How to Use Fertilizers: Bone Meal

How to Use Fertilizers: Bone Meal

What is Bone Meal?

All of your plants will appreciate a feeding of organic bone meal garden fertilizer! Especially potatoes, onions, garlic, flowering plants and bulbs.

What is bone meal? It's exactly what it sounds like: pulverized animal bones. These are usually from cattle, as a byproduct of meat production. Another alternative is fish bone meal. Both provide equivalent benefits to your soil.

How Is Bone Meal Made?

To make bone meal, the leftover bones (which have had all meat removed) are cleaned by boiling or steaming. Then, they are dried and ground into a fine powder. The powder is typically sold as is, or may be pelletized or liquefied.

What Does Bone Meal Give to the Garden?

  • The primary benefit of using bone meal in your garden is to provide your plants with an excellent source of phosphorus, a key element plants need for flowering, fruiting and rooting.

  • Bone Meal contains 12 to 16% phosphorus.

  • Phosphorus in bone meal is in a form that is especially easy for plants to utilize

  • It is also a good source of calcium, which is an important nutrient for strong plant growth.

  • Some bone meals contain nitrogen as well, but never a significant amount.

What to do Before Adding Bone Meal

Open 5lb box of Down to Earth Bone Meal 3-15-0 spilled onto the soil  with garlic bulbs, cloves, and leaves on lying next to it.

Before applying soil amendments to your garden, have your soil tested. Bone meal only works in acidic soil. It is a good choice if your soil has a pH below 7, or is low in phosphorus. Unlike slow-acting Soft Rock Phosphate, it will provide a quick source for deficient soils.

What to do if my soil pH is high?

If your pH is higher than 7, your soil contains high amounts of calcium. Phosphorus will become bound up in the soil and not be available for your plants. If your test results show alkaline soil (above pH 7), bring the pH levels down first by adding Cottonseed Meal, Peat MossSoil Sulfur, or Acid-Loving fertilizers.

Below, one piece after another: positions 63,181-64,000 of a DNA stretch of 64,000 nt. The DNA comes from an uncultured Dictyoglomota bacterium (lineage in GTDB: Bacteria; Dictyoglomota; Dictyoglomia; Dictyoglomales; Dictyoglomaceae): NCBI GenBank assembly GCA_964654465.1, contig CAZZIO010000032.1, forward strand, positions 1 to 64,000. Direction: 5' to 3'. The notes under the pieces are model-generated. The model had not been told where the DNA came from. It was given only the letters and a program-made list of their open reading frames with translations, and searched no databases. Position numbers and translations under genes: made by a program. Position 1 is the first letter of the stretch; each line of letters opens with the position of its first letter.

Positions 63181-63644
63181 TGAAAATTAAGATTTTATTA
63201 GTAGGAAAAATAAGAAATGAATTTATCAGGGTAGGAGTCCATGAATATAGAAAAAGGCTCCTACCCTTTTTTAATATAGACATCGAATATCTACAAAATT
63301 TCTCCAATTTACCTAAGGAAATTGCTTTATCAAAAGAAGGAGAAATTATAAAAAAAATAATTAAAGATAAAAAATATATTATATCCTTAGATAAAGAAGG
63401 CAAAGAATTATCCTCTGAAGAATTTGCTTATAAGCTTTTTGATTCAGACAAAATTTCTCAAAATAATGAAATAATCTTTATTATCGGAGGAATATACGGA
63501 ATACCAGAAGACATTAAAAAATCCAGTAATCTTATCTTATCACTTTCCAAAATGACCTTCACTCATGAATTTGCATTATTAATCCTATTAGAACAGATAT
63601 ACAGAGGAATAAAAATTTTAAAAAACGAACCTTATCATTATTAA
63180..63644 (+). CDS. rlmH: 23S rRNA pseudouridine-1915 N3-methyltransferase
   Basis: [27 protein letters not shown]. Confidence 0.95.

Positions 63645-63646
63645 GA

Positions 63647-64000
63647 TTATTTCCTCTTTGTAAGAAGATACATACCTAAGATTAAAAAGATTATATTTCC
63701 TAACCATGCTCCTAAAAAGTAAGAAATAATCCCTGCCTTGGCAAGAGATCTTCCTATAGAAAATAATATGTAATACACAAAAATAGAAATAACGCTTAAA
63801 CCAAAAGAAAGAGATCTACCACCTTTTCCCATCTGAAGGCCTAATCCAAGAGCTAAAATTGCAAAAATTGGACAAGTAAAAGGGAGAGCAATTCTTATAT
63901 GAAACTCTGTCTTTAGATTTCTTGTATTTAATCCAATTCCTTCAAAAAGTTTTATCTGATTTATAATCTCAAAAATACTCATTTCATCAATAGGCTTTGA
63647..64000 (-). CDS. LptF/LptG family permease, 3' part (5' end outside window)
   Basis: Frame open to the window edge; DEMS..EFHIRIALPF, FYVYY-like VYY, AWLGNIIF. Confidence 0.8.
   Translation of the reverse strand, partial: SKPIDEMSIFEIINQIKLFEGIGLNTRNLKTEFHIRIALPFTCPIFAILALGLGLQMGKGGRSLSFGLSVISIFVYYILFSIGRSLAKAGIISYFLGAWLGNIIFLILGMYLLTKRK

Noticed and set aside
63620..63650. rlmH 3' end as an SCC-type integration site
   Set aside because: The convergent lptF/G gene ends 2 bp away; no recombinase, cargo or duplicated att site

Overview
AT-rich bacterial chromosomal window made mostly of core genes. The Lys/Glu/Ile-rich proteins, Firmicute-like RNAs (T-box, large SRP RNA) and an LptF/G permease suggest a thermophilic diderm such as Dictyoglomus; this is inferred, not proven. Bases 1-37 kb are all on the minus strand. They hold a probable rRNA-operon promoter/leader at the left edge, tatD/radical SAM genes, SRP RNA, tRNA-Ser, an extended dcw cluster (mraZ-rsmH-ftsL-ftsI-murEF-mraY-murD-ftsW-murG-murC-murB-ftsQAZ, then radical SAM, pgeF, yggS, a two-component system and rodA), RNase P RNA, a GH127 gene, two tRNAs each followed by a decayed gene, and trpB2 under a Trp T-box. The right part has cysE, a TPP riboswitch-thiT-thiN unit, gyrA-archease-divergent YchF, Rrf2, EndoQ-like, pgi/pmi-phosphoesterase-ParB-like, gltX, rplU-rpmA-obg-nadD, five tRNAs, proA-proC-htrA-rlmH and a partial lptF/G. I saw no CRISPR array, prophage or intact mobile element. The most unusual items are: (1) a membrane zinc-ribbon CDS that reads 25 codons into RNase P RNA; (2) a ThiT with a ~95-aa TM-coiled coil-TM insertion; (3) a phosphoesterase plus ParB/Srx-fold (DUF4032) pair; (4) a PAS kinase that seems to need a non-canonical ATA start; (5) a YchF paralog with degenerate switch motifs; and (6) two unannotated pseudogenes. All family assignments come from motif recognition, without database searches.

What if my soil is good in calcium or phosphorus?

If your soil test indicates that you have sufficient calcium or phosphorus, but not the other, you might instead consider a more targeted solution such as a high-phosphorus guano, Oyster Shell Flour or another organic fertilizer high in calcium.

Tips in Adding Bone Meal to Your Soil

  • When applying bone meal to your garden, be sure to mix it into the soil and not just top-dress. The scent of bone meal can attract wildlife such as raccoons, coyotes, and feral dogs. These scavengers may wreck havoc in your garden beds as they look for the source of the odor.

  • Store your fertilizer away safely. Your own pets may think it smells like a tasty snack. Although bone meal is not toxic, it can lead to life-threatening impactions in the gut if your pets get ingest the organic fertilizer.

  • To use bone meal, apply 5 to 10 pounds per 100 square feet, or 1 to 2 Tablespoons per planting hole for bulbs and transplants.

  • You can also mix it into potting soil at ½ cup per cubic foot.

  • To apply to trees, use 1 pound per 2-inches of trunk diameter, and spread it evenly from the trunk to the drip line.

Bone meal is particularly good for helping your flowers bloom, and garlic and onions grow big. All organic gardening will appreciate the phosphorus and calcium it provides.

Feed your plants the best, and grow organic for life!

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Rose, please read the product label for directions on frequency of application.


How often can liquid bonemeal be used as a soil soak? Weekly, monthly, every few days?

Rose Lee

hmm… bone meal hasn’t crossed my mind. But now this gives me an idea, and tips too! I will gladly follow, thank you so much! Nice article by the way.


Really good article. It’s gonna be the first time I’m using bone meal and I now know how to use it perfectly :)
Thank you!!!

Ram Naidu

Sipho, without looking at the worms, it is impossible to tell what they are. They would not be coming from the bone meal, since it is processed and dried. If you are worried you can move the garlic to new soil.


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